• Multiple powerful stakeholders with differing points of view can complicate sales compensation planning
  • Late starts in planning thrust sales leaders into rush mode, causing issues with planning
  • Align on strategic interests to unify stakeholders and improve communications

Every year, like taxes and Groundhog Day, compensation planning season predictably arrives. For many sales leaders, the process feels like a series of compromises. Often contentious, and inevitably unsatisfying.

man working at desk

How can we avoid experiencing Bill Murray’s Groundhog Day when planning sales compensation? First, we must diagnose what’s causing difficulties. Then, we can design a way to mitigate them. Our research has identified five common pitfalls:

  • Sales leaders are getting a late start. People procrastinate tasks they expect to be unpleasant. Because of this or other reasons, many compensation planning processes don’t get underway until Q4. This puts sales leaders under immediate pressure to start producing plans, robbing them of the time they should be spending on infusing strategic imperatives into the planning process.
  • The work is inherently complex. You can’t just insert a coin into a planning machine and out pops great compensation plans that everyone loves.
  • It’s an emotional, high-stakes topic. Variable compensation consumes significant budget. There’s no way to guarantee that the choices you make will drive desired outcomes. Big mistakes can cost a sales leader his or her job. No one wants to overspend, but wouldn’t it be worse to discover you underspent by 10%? It’s a rock and a hard place.
  • Everyone has natural biases. Every stakeholder brings unique experience (or lack thereof), and each pursues his or her own agenda. Strategic CFOs want to pay well for results, but they also feel pressure to contain spend. Product leaders seek to ensure that sales sells enough of each product or product family. The more products there are, the greater the concern that something gets ignored. The sales leadership team needs to deliver plans that drive focus and reward behaviors required to hit the overall number and any subsidiary goals. But plans must be simple enough to avoid mixed messages and unintended consequences.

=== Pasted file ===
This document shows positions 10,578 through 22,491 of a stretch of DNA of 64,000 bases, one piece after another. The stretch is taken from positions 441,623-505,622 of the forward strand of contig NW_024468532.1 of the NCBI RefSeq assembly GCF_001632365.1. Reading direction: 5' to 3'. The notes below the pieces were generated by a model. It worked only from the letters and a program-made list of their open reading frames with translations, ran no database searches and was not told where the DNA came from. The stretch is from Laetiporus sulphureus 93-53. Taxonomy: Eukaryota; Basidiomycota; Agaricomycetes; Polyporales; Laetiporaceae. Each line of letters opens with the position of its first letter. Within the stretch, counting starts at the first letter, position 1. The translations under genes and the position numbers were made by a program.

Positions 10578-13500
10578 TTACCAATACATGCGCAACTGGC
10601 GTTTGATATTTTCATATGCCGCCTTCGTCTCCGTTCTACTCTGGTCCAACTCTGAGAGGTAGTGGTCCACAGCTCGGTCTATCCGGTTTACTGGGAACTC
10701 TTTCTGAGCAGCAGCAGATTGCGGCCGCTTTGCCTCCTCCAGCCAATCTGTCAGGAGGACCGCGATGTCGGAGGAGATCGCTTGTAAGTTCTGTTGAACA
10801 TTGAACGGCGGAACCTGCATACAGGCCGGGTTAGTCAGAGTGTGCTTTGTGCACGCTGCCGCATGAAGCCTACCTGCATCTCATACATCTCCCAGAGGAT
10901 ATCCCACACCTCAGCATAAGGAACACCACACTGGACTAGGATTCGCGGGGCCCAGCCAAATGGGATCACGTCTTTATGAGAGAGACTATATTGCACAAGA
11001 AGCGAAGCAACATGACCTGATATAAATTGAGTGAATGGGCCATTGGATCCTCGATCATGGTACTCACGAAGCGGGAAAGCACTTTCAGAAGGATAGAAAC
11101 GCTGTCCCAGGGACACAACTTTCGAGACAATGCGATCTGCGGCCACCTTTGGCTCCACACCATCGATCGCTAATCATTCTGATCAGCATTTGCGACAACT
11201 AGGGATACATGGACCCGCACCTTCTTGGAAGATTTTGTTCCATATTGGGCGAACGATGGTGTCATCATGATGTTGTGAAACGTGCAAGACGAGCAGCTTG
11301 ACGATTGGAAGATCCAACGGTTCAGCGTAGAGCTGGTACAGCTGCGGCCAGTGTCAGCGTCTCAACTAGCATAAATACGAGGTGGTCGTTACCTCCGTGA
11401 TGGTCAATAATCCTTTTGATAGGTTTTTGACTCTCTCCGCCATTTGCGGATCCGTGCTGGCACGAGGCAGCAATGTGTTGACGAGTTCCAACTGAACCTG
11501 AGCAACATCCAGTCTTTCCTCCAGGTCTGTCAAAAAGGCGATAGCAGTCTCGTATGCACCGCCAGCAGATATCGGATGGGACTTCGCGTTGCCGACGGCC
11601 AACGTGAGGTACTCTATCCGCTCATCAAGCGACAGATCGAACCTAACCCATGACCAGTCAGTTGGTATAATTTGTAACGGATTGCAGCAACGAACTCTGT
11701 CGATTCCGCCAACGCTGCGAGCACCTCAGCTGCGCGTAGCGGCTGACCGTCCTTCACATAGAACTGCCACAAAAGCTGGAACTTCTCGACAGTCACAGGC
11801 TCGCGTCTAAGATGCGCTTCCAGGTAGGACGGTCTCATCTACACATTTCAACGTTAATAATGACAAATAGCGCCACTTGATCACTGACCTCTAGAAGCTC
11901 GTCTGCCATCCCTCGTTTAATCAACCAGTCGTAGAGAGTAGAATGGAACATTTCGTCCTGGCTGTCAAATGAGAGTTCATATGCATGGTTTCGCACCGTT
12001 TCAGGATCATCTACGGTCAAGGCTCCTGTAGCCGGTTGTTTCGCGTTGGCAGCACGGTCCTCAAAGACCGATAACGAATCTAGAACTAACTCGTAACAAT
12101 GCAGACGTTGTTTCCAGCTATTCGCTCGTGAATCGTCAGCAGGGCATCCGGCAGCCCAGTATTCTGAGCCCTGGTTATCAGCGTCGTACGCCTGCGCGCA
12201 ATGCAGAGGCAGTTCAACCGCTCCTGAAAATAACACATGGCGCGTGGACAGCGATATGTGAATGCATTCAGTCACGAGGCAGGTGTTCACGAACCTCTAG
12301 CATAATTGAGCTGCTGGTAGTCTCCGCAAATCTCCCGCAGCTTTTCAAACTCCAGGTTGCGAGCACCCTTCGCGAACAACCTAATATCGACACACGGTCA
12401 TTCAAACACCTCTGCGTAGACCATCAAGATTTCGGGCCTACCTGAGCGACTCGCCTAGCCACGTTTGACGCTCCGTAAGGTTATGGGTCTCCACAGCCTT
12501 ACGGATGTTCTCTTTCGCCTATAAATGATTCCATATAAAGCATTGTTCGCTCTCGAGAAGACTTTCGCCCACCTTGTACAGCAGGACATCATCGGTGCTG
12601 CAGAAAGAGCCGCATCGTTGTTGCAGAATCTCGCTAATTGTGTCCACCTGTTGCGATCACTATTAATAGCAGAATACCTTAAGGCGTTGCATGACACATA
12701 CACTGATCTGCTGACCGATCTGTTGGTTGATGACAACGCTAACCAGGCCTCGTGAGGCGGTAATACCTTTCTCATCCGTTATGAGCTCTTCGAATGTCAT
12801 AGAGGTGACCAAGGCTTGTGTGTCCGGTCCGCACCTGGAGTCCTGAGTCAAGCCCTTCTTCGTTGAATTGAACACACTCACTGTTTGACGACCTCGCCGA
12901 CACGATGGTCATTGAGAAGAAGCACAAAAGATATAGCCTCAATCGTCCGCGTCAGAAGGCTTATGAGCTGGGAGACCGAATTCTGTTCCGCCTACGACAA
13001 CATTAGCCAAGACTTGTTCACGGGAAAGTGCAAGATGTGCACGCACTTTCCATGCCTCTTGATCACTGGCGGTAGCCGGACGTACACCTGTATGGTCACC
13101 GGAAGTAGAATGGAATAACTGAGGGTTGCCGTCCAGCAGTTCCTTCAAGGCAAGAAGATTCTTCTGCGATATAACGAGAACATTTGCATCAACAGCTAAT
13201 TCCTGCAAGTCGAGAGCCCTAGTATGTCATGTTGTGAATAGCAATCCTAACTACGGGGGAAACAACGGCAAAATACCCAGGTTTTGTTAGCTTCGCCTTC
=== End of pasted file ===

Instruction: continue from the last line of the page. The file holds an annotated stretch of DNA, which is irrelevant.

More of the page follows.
• Systematic methods for infusing strategy into compensation plans are lacking. Without the right foundation, including a charter, unraveling the preceding pitfalls proves elusive. This also holds true when events force midstream changes, like in our current crisis situation. You can’t navigate choppy seas without a strategic rudder.

No wonder it’s brutal.

To learn how you can use the SiriusDecisions Sales Compensation Model to address the typical challenges of compensation planning, join Steve Silver and me for our session at Summit next month. This year, for the first time ever, we’re presenting an immersive virtual Summit with more than 120 sessions. No travel required, no time slot restrictions. You can choose what to consume whenever it suits you best. We look forward to seeing you!